Does Unilateral Temporomandibular Total Joint Reconstruction Result in Contralateral Joint Pain and Dysfunction?
Additional Document Info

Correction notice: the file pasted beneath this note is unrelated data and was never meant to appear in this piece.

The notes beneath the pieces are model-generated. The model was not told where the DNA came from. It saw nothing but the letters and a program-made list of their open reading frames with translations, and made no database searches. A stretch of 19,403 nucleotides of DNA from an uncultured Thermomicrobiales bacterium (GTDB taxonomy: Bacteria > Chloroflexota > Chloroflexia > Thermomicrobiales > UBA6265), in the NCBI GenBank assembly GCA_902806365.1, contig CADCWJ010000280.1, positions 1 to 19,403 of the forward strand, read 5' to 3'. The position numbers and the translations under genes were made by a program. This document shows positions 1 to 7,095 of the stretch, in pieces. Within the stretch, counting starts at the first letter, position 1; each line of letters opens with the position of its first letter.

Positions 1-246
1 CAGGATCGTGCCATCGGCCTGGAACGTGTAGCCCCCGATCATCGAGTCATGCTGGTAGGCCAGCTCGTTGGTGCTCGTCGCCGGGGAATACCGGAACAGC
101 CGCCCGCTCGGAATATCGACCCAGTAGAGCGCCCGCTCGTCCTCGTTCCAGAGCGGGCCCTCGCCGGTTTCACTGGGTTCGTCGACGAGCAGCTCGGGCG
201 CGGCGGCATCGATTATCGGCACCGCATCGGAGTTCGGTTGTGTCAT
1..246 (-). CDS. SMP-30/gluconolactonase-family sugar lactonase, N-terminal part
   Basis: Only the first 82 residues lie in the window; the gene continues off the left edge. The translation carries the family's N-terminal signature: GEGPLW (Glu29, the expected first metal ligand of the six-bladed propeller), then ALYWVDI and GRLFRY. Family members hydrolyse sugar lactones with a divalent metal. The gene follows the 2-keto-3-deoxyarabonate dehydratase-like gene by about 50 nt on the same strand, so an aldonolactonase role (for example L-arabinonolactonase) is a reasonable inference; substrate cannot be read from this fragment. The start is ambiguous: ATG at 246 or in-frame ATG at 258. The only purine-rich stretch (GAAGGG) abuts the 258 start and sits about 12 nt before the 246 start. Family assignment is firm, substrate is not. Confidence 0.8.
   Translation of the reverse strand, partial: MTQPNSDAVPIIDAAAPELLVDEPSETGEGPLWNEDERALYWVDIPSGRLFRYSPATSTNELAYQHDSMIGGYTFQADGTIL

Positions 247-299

PURPOSE: The purpose of this study was to evaluate patients requiring unilateral total temporomandibular joint (TMJ) reconstruction and the risk for development of postsurgical contralateral TMJ pain and dysfunction over time requiring subsequent contralateral total joint reconstruction. Long-term subjective and objective outcomes of unilateral TMJ reconstruction also were evaluated. MATERIALS AND METHODS: Seventy patients underwent unilateral total joint reconstruction using a patient-fitted total joint prosthesis from a single private practice from 1990 through 2012. The inclusion criteria were 1) unilateral TMJ reconstruction with TMJ Concepts or Techmedica patient-fitted total joint prosthesis; 2) operation performed by 1 surgeon (L.M.W.); 3) minimum 12-month follow-up; and 4) adequate records. There were no specific exclusion criteria. The primary outcome variable was to evaluate the effects of unilateral TMJ reconstruction with a total joint prosthesis on the contralateral TMJ relative to development of pain and dysfunction requiring subsequent contralateral reconstruction with a total joint prosthesis. Secondary outcome variables for all patients included TMJ pain, facial pain, headaches, diet, disability, quality of life, maximum incisal opening (MIO), and lateral excursion movements after unilateral TMJ reconstruction with the patient-fitted total joint prosthesis. Student t test and Wilcoxon test were used for statistical analyses, with a P value less than .01 for statistical significance. RESULTS: Sixty-one of 70 patients (87%) met the inclusion criteria (47 women [77%] and 14 men [23%]; average age, 38yr; age range, 11 to 69yr; average follow-up, 44months; range, 12 to 215months). Eight of 61 patients (13%) subsequently required contralateral TMJ reconstruction with a total joint prosthesis related to contralateral pain, dysfunction, and arthritis, but all 8 (8 of 27 [29.6%]) had previous contralateral TMJ disc repositioning surgery. For the secondary outcomes, TMJ pain decreased 63%, jaw function improved 61%, facial pain decreased 59%, headaches decreased 57%, diet improved 52%, disability decreased 58.5%, and MIO increased from 31.4 to 38.8mm (mean change, 7.4mm). All subjective factors and MIO showed statistically significant improvements at longest follow-up (P < .01). CONCLUSIONS: Patients requiring unilateral TMJ reconstruction with a patient-fitted total joint prosthesis have a strong probability of improving their clinical condition and do not require bilateral reconstruction if the contralateral TMJ is healthy. Patients with previous or concomitant contralateral TMJ surgery (articular disc repositioning) have an approximately 30% chance of requiring a total joint prosthesis in the future.